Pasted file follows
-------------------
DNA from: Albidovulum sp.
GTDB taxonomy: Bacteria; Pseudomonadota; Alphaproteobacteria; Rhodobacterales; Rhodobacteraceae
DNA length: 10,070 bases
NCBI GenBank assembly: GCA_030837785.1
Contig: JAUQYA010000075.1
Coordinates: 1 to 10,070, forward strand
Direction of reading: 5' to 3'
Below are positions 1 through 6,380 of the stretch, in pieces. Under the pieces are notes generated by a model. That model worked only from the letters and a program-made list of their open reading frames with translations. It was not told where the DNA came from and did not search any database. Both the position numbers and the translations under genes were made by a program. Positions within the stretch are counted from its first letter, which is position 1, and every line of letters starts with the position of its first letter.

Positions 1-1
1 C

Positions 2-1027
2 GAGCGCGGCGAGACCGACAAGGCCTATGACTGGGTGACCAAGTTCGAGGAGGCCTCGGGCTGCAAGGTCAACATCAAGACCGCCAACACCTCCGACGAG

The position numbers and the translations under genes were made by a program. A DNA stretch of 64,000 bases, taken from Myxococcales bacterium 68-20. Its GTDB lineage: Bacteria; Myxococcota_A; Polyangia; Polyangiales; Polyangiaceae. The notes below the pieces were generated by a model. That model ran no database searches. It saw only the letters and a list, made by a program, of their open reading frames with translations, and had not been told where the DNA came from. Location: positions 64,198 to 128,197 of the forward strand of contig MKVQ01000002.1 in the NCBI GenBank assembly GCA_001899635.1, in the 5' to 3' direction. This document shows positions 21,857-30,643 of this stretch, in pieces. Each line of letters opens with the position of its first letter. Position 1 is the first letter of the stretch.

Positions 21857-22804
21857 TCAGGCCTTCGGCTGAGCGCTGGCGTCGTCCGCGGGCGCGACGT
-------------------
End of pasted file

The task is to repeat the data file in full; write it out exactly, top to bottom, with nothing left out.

DNA from: Albidovulum sp.
GTDB taxonomy: Bacteria; Pseudomonadota; Alphaproteobacteria; Rhodobacterales; Rhodobacteraceae
DNA length: 10,070 bases
NCBI GenBank assembly: GCA_030837785.1
Contig: JAUQYA010000075.1
Coordinates: 1 to 10,070, forward strand
Direction of reading: 5' to 3'
Below are positions 1 through 6,380 of the stretch, in pieces. Under the pieces are notes generated by a model. That model worked only from the letters and a program-made list of their open reading frames with translations. It was not told where the DNA came from and did not search any database. Both the position numbers and the translations under genes were made by a program. Positions within the stretch are counted from its first letter, which is position 1, and every line of letters starts with the position of its first letter.

Positions 1-1
1 C

Positions 2-1027
2 GAGCGCGGCGAGACCGACAAGGCCTATGACTGGGTGACCAAGTTCGAGGAGGCCTCGGGCTGCAAGGTCAACATCAAGACCGCCAACACCTCCGACGAG

The position numbers and the translations under genes were made by a program. A DNA stretch of 64,000 bases, taken from Myxococcales bacterium 68-20. Its GTDB lineage: Bacteria; Myxococcota_A; Polyangia; Polyangiales; Polyangiaceae. The notes below the pieces were generated by a model. That model ran no database searches. It saw only the letters and a list, made by a program, of their open reading frames with translations, and had not been told where the DNA came from. Location: positions 64,198 to 128,197 of the forward strand of contig MKVQ01000002.1 in the NCBI GenBank assembly GCA_001899635.1, in the 5' to 3' direction. This document shows positions 21,857-30,643 of this stretch, in pieces. Each line of letters opens with the position of its first letter. Position 1 is the first letter of the stretch.

Positions 21857-22804
21857 TCAGGCCTTCGGCTGAGCGCTGGCGTCGTCCGCGGGCGCGACGT